Struggling with Infertility?

Longing to fall pregnant but it just doesn’t seem to be happening? Struggling with infertility and all the emotions and fears it is stirring up inside you?

struggling with infertilityAnd what about the impact it is having on your relationship?

Australia’s infertility network (ACCESS) says that 15% of Australian couples of reproductive age have a fertility problem. If, after one year of trying, you have not been able to get pregnant (or six months in a women 35 or older) – or stay pregnant – you are struggling with infertility.

And so begins the emotional roller coaster – tests, temperature charts, fertility drugs, medical appointments and surgical procedures – raising hopes one moment, before the crash down with the next disappointment or period that arrives.

Although a doctor or medical specialist can help you with falling and staying pregnant, what about your relationship? And how are you handling it emotionally and mentally?

Infertility Counselling

Doctors are often busy and don’t always have the time to explain procedures in detail – and they tend to focus only on the medical solutions, rather than the emotional impacts.  It is at times like this that counselling with a psychologist, or connecting with a support group, can be invaluable.

It is a very emotional time and due to its somewhat clinical nature it often feels like nothing is within your control. The whole experience can feel like a massive invasion of your privacy – something you only tolerate because of the depth of your desire and longing to have a baby.

Not only can the experience of infertility batter your self-esteem, it can place huge strain on your relationship with your partner, as well as affect your relationships with family and friends. It can be particularly hard to cope as one by one your friends seem to fall pregnant with ease; and every time you see pregnant bellies or prams, it just reminds you of your pain.

It is common to experience a range of emotions, such as:

  • disbelief;
  • disappointment;
  • blame;
  • guilt;
  • anger;
  • jealousy;
  • isolation;
  • grief and loss.

What about IVF?

Many people act like IVF is the answer. While it is the most effective form of assisted reproductive technology (2), there are still no guarantees and the IVF journey can often be a turbulent one. Counselling can be a valuable support if you are struggling with infertility and can provide a safe place to explore the myriad feelings and emotions you are likely experiencing.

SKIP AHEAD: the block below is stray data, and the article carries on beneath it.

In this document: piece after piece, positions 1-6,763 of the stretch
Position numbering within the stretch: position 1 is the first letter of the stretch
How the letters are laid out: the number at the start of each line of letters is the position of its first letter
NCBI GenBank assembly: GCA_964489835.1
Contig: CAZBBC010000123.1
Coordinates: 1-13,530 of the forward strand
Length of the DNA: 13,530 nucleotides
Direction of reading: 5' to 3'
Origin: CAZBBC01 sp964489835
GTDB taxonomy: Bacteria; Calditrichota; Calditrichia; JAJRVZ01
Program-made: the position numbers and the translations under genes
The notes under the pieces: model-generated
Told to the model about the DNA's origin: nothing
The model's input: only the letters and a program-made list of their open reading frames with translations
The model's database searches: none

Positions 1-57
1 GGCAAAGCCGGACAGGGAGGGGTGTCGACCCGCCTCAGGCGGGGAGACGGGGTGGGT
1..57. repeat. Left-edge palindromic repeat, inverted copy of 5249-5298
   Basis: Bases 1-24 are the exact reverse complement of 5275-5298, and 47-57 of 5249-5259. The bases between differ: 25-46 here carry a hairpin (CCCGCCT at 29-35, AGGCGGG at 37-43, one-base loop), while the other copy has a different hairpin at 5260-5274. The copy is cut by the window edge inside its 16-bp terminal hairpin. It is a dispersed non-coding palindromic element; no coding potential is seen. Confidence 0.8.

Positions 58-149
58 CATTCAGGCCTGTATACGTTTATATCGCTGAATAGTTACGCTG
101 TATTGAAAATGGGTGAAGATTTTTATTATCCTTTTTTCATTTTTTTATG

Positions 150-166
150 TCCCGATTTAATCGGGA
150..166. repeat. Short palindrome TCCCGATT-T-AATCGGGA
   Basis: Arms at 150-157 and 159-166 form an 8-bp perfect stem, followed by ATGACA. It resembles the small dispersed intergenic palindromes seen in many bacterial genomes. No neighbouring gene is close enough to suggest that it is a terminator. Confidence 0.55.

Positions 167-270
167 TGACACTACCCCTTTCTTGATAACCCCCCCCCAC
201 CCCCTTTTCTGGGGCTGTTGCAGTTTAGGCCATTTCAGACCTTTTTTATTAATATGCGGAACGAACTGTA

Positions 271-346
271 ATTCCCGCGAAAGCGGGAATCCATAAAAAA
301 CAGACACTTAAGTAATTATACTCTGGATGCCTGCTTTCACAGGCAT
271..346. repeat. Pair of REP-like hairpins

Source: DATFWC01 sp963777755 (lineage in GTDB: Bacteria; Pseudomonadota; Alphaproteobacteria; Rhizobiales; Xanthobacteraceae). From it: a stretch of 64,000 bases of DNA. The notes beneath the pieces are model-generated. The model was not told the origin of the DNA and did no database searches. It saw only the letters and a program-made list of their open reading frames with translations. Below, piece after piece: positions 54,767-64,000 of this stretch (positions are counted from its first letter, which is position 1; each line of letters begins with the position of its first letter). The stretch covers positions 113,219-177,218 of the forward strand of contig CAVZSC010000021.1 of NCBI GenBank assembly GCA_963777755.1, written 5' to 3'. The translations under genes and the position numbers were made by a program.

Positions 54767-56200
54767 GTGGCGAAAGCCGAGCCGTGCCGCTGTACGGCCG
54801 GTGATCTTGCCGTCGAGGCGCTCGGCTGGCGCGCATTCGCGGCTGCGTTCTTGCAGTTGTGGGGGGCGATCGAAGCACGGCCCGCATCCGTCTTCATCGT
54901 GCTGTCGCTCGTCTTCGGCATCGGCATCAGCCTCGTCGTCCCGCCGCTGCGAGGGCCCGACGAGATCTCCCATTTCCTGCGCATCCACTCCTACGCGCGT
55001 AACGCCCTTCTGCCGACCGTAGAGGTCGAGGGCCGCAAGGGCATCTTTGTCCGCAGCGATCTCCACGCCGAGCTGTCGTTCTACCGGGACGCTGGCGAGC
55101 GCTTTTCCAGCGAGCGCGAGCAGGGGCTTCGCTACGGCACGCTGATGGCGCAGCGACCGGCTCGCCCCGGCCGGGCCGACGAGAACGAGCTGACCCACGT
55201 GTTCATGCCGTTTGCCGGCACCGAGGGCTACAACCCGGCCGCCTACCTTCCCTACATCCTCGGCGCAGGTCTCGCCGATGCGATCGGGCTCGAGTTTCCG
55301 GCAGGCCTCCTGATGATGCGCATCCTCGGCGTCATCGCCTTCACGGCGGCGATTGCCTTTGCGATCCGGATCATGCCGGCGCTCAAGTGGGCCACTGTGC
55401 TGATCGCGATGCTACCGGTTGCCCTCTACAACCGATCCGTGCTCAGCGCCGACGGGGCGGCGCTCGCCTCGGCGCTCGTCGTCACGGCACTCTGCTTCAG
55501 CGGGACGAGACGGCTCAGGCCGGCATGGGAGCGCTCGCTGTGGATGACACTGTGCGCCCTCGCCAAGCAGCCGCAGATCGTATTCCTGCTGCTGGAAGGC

Some of the common questions that arise when I am working with people struggling with infertility and/or IVF include:

  • What am I doing wrong?
  • How many rounds do I do? When will I know it is time to stop?
  • My partner wants to keep going – but I don’t want her to go through the pain of another failed attempt. What can I do or say?
  • Should I try another clinic/doctor?
  • I still have frozen embryos left and I can’t decide what to do with them.

The counselling process is tailored to the particular stage of the individual’s or couple’s infertility journey, and may include:

  • Looking at ways of coping with the consequences of infertility and treatment, and resolving issues arising from a diagnosis of infertility.
  • Adjusting expectations of treatment and moving towards acceptance of their particular situation.
  • Making decisions involving the management of their treatment.
  • Emotional support and assistance at times of high stress, or following a crisis or adverse outcome during treatment.
  • Discussing the implications of treatment on key parties.

If you are struggling with infertility – whether primary or secondary, and would like some support to help you and your relationship through the highs and the lows, I welcome you to make an appointment with me.

Nicole Wimmer PsychologistAuthor: Nicole Wimmer, B Sc (Psych), MA (Psych), PG Cert Mgmt, Grad Dip Safety Science, MAPS.

Nicole has an interest in working with individuals and couples experiencing the heartache of infertility; she has personal experience in IVF treatment. Nicole is a member of both ANZICA (Australian and New Zealand Infertility Counsellors Association) and FSA (Fertility Society Australia), and is able to provide counselling and reports for Surrogacy or Donor arrangements.

To make an appointment with Brisbane Psychologist Nicole Wimmer, try Online Booking – Loganholme or Online Booking – Mt Gravatt. Alternatively, you can call M1 Psychology (Loganholme) on (07) 3067 9129, or Vision Psychology (Mt Gravatt) on (07) 3088 5422.

References:

  1. Access Australia website viewed 09.12.2014
  2. Mayo Clinic website viewed 09.12.2014